Differentiate between primary and secondary infertility, and fecundity.
Identify potential causes of female infertility.
Formulate a strategy to evaluate women with infertility.
Distinguish between different assisted reproductive technologies, their indication and potential complications.
Develop a treatment plan for female infertility using pharmacological agents and monitoring for safety and efficacy.
Infertility is defined by the World Health Organization (WHO) as a “disease of the reproductive system defined by the failure to achieve clinical pregnancy after 12 months of regular, unprotected sexual intercourse.1 Women who have not become pregnant after 1 year of regular intercourse without the use of birth control should consider getting an infertility evaluation.2 Women older than 35 years of age who have not become pregnant after 6 months of unprotected intercourse should consider obtaining an infertility evaluation.2 Fecundity is the likelihood of attaining a pregnancy within a given period. Fecundity rates vary by age. The probability of pregnancy following intercourse on any given day relative to ovulation for women 19 to 26 years of age is up to 50% compared to 25% for women 35 to 39 years of age.3 The cumulative probability of conception for couples using natural family planning at one, three, six, and twelve cycles was 38%, 68%, 81%, and 92%, respectively.4 The cause of infertility may be due to the male and/or female partner.
Infertility can be categorized as primary or secondary according to the World Health Organization.1 Primary infertility is when a woman is unable to ever bear a child either due to the inability to become pregnant or the inability to carry pregnancy to a live birth such as miscarriage.1 Secondary infertility is the inability to bear a child or carry a pregnancy to live birth following either a previous pregnancy or previous ability to carry a pregnancy to live birth.4 To some extent, this designation helps healthcare providers manage patients and identify causes of infertility.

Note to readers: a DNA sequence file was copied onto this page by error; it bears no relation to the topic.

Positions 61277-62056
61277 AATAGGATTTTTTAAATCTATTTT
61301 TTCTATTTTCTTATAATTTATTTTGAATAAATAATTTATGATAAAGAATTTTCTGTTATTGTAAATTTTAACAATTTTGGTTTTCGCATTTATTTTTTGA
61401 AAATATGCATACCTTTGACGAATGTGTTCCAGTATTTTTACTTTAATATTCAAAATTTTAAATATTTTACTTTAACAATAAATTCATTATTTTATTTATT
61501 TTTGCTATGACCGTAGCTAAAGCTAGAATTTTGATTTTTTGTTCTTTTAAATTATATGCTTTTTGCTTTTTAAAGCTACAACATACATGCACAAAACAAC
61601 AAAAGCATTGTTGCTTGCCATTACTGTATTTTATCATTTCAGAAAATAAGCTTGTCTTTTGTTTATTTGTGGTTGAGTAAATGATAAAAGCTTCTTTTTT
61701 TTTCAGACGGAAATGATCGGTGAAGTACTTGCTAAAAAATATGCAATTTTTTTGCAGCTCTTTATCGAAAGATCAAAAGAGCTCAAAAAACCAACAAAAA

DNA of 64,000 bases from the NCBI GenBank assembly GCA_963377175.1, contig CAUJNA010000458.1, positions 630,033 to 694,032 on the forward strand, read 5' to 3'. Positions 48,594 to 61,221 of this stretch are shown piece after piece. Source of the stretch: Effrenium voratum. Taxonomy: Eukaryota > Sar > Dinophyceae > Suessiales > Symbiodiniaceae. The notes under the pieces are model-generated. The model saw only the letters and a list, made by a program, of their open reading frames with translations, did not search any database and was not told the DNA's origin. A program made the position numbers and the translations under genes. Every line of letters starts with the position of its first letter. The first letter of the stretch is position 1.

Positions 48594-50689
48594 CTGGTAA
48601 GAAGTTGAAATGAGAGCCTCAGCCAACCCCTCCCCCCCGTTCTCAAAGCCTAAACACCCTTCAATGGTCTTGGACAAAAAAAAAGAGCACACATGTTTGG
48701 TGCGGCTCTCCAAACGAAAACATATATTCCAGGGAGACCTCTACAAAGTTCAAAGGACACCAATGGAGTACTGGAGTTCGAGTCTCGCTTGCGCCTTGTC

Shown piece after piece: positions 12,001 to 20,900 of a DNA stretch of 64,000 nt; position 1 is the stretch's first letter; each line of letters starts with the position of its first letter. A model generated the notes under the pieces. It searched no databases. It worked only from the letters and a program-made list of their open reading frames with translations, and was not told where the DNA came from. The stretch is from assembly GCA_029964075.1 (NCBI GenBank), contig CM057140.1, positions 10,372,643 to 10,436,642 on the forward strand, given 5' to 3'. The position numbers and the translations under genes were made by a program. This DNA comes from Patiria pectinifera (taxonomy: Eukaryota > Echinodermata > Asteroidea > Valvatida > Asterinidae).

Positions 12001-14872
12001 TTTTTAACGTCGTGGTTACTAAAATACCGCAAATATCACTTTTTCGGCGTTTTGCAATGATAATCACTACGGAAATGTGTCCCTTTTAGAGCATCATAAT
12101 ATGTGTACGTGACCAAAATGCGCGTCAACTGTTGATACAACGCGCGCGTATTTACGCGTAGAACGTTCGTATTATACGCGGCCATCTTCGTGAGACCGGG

According to the National Survey of Family Growth from 2011 to 2015, 6.7% of US married women aged 15 to 44 are infertile.5 In the same survey, 12% or 7.3 million women aged 15 to 44 have ever used fertility services.5 The type of infertility services received were medical advice for infertility (6.3%), medical help to prevent miscarriage (5.4%), and infertility testing (5.2%).5 Infertility service use was highest among older and nulliparous women, women with current fertility problems, and women with higher levels of education and household income.6
After its peak in the early 20s, a woman’s fertility begins to decline; the decline becomes considerable when she reaches the late 30s.3 The causes of decreased fertility with aging are multiple: ovarian aging (the “biological clock”), gynecological diseases such as endometriosis (which interferes with conception), hormonal ...